Dominate
This power also works very well with Horrify. The target has to take a Ld test to do anything of any value, so if you can debuff their Ld you can essentially ignore them while you get to killing something else. At only one warp charge, I see this is a fantastic power considering one of the best ways of dealing with a Council is to gang up on it. Powers like this that allow you to crowd-control allow the Council to do its job unimpeded. I do suppose the target could still cast non-shooting psychic powers and maybe turbo-boost if they are Jetbike type units, but I'm not sure on the exact wording. And the psychic test will be unreliable if we've cast Horrify on them.

Mental Fortitude
If you don't already have Fearless through either an attached IC or a Farseer's Shard of Anaris, this might be of some use. You can also cast it on nearby units and that could be useful if you have supporting units who need this. For just the Council however, I'm strongly considering spending the points for the Shard of Anaris. For not that many points you get a great weapon and Fearless for the whole unit. Very nice. If I had that I would probably swap for Psychic Shriek if my support units don't need Fearless.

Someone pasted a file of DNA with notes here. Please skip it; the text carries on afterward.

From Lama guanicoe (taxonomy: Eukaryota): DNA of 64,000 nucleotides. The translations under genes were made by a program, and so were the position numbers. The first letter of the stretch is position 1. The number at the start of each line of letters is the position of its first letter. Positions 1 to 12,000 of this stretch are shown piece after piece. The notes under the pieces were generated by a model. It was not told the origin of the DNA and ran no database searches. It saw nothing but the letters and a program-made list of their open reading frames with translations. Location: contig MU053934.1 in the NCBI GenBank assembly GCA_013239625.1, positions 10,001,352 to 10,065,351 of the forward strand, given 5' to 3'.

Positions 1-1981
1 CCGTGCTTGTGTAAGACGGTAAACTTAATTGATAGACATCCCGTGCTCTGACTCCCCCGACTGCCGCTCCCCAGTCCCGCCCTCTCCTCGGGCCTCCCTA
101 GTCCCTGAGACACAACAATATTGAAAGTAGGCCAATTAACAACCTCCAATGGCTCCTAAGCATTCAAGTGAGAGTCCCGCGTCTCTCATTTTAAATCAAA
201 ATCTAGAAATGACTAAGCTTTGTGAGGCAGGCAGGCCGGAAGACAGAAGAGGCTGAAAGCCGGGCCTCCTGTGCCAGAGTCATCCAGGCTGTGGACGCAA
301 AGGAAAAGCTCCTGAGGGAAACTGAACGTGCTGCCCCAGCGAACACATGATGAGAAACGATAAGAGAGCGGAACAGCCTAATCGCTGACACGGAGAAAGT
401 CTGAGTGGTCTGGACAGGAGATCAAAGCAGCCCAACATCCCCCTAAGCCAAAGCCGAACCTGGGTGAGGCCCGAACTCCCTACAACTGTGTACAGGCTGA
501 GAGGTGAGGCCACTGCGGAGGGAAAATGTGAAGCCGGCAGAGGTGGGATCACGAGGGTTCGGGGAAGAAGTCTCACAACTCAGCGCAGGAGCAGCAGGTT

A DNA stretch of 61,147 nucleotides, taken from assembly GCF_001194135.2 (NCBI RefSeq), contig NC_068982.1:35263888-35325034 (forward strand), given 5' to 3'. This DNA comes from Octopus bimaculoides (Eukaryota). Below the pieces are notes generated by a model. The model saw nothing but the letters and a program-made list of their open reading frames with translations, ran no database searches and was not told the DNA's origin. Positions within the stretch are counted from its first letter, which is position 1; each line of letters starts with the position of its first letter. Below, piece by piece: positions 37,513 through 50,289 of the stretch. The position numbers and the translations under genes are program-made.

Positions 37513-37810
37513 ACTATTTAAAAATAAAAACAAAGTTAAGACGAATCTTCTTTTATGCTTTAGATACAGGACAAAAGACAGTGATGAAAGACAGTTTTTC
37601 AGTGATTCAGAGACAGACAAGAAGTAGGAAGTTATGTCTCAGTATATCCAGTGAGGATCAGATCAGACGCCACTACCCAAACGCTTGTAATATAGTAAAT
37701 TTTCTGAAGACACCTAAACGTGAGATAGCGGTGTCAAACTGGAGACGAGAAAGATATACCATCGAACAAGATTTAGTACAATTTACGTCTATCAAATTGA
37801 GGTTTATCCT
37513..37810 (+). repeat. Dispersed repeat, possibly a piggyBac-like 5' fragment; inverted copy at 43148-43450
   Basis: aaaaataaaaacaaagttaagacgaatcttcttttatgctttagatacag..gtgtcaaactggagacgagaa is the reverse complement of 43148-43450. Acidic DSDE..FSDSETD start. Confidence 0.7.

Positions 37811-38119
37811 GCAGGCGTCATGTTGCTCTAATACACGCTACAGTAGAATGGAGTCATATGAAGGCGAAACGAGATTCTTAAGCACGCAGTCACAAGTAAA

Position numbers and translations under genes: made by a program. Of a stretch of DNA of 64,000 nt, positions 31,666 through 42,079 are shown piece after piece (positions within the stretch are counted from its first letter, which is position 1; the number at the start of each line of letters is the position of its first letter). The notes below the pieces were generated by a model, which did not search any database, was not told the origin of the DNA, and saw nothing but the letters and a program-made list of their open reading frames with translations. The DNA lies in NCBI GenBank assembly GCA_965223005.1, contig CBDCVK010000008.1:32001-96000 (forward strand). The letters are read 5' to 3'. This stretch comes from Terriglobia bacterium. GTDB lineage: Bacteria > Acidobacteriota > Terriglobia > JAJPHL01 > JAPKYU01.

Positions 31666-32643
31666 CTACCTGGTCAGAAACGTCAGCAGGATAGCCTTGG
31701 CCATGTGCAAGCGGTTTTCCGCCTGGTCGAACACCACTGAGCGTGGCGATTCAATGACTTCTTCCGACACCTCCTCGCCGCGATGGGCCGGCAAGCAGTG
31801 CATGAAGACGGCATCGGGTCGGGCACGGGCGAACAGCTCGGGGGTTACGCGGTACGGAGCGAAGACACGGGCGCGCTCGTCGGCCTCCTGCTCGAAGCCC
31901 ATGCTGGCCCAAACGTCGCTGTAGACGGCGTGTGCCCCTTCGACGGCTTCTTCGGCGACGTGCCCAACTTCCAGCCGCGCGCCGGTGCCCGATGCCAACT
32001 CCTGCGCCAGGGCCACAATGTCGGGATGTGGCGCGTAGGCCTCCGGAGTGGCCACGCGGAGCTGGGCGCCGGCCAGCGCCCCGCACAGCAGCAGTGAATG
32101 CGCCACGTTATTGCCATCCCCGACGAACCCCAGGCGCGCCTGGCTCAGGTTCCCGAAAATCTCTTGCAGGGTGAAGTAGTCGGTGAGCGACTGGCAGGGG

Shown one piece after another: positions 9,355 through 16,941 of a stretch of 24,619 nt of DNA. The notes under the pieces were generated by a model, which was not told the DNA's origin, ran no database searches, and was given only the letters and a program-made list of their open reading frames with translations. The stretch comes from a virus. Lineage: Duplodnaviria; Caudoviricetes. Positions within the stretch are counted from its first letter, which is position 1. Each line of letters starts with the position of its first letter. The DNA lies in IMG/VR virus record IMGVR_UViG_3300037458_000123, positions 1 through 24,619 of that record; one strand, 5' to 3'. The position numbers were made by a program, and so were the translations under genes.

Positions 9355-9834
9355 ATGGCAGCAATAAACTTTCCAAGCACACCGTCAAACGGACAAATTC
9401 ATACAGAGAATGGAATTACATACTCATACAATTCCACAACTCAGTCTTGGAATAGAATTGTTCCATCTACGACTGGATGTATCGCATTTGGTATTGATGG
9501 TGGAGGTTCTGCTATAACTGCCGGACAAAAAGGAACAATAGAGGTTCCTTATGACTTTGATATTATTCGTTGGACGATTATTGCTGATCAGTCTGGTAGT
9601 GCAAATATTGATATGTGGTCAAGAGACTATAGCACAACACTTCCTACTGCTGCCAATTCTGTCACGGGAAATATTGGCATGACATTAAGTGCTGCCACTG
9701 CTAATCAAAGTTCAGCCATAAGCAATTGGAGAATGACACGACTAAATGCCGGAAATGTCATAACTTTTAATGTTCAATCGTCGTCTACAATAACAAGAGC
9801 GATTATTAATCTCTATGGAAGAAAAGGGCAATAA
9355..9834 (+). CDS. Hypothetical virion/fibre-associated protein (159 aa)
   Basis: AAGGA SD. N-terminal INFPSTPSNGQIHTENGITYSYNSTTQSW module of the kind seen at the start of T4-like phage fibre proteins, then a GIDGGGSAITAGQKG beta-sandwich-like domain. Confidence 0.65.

Puppet Master
This is a focused witchfire power and a very good one at that. The only problem I have with it is that it forces the Council to target the unit with its shooting and therefore its assault. Unless you detach the Farseer, your options become quite limited. How would I make these decisions in a game? Depends on what I target. This power works best on vehicles because they have more guns and failing to get the "focused" part of the power to work becomes a non-issue. If I have multi-assault options from there, I might hold off on throwing my spears so that I don't prematurely destroy the target. On the other hand if I really do want to destroy just the vehicle, throwing the spears gives me another chance to do that because I might fail my assault range roll. Vehicles can also be free points toward winning assaults for Councils, so it may be worth making sure they are still there when the assault phase comes along.